Thais love their conferences and team-building exercises. For a socially anxious Laotian gal who speaks somewhat passable Thai, each of the numerous conferences I attended while interning for RakDek/TLSDF was both exhausting and nerve-racking.
Let it be known that I don’t particularly like ice breakers and introduction exercises here in the States either. I have been close to having nervous breakdowns on the first day of class more than once. It’s supposed to get better the more times you do it, but having been in school most of my life and even now teaching college, I will politely beg to differ.
And if you thought team-building exercises were rough to begin with, try making up and singing songs in a non-native language. Or describing where you live with limited descriptive vocabulary. It’s the type of thing that quickly reduces you to a blubbering, childlike idiot.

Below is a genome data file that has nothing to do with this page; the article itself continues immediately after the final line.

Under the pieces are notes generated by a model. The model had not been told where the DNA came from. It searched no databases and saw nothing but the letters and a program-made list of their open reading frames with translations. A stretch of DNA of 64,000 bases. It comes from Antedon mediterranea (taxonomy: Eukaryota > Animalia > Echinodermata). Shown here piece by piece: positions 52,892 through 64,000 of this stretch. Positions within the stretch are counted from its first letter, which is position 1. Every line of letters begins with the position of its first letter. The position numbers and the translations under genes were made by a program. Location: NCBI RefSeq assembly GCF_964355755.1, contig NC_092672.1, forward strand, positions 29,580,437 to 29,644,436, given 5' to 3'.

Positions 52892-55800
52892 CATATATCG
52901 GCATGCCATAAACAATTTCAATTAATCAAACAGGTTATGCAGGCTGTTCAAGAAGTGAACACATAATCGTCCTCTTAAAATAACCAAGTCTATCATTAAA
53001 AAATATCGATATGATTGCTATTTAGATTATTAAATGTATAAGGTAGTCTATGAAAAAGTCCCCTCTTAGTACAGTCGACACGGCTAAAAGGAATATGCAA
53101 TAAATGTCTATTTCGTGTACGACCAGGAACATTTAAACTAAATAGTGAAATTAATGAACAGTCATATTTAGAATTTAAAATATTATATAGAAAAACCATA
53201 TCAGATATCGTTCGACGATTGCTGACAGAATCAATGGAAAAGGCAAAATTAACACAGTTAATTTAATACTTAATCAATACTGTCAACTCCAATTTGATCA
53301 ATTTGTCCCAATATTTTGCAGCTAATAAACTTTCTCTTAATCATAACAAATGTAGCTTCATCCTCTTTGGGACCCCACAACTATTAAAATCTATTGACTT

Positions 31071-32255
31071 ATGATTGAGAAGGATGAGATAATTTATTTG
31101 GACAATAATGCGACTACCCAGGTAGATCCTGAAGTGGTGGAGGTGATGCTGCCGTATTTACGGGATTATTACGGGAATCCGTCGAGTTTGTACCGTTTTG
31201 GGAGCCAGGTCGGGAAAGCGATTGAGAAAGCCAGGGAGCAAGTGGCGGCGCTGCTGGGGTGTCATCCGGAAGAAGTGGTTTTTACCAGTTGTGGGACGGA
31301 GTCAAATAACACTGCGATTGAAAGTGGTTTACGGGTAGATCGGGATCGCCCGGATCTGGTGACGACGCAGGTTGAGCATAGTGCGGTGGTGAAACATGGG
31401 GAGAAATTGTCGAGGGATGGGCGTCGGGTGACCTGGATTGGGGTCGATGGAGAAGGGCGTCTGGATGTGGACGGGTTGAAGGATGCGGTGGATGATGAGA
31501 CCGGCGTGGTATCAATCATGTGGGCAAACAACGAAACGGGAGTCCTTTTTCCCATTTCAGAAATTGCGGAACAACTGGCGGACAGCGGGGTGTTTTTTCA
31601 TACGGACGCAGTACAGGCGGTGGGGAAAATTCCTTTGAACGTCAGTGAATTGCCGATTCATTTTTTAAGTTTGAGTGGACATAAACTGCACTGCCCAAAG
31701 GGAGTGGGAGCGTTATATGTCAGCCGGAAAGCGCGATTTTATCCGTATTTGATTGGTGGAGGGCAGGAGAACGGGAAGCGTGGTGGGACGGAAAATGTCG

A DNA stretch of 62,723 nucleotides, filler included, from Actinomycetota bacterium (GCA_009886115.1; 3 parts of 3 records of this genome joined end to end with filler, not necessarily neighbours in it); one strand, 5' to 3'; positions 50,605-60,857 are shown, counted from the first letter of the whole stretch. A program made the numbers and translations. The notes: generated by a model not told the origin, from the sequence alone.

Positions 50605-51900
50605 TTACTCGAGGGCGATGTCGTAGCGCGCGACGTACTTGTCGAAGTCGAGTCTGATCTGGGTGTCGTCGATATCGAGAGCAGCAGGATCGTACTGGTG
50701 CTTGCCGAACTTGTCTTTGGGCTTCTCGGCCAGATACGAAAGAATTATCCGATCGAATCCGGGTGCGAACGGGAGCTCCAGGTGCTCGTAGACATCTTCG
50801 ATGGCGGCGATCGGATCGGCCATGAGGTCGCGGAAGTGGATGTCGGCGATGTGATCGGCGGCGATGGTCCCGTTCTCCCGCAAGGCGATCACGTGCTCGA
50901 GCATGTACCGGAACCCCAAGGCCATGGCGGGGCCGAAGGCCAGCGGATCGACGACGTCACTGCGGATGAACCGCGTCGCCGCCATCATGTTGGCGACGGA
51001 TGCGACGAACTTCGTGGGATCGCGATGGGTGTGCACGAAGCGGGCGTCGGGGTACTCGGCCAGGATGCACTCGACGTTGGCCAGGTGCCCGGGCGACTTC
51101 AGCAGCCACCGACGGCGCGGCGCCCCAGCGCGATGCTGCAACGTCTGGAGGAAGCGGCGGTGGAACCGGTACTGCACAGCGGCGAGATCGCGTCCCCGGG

I was temporarily distracted from my anxiety only by the fantastic settings and tea breaks. I think the only thing Thais love more than ice breakers are tiny morsels served with coffee. There were at least 3 such breaks before and after lunch.
Once I accepted my fate (even though I was never totally comfortable), I began to appreciate the benefits of these exercises.
Among the attendees were community health workers, community leaders, and individuals living with HIV/AIDS. When dealing with a highly stigmatized disease such as HIV, the importance of social acceptance and understanding cannot be emphasized enough. The TLSDF staff created fun and comfortable environments that allowed the sharing of ideas, all of which contributed to improving the lives of the target population.
Knowing the significance of these meetings, I choked down my fears and sang ridiculous songs at the top of my lungs (using words I could barely pronounce), danced around in circles, drew stick figures on a brainstorming board, and looked like a complete fool.
I had the time of my life.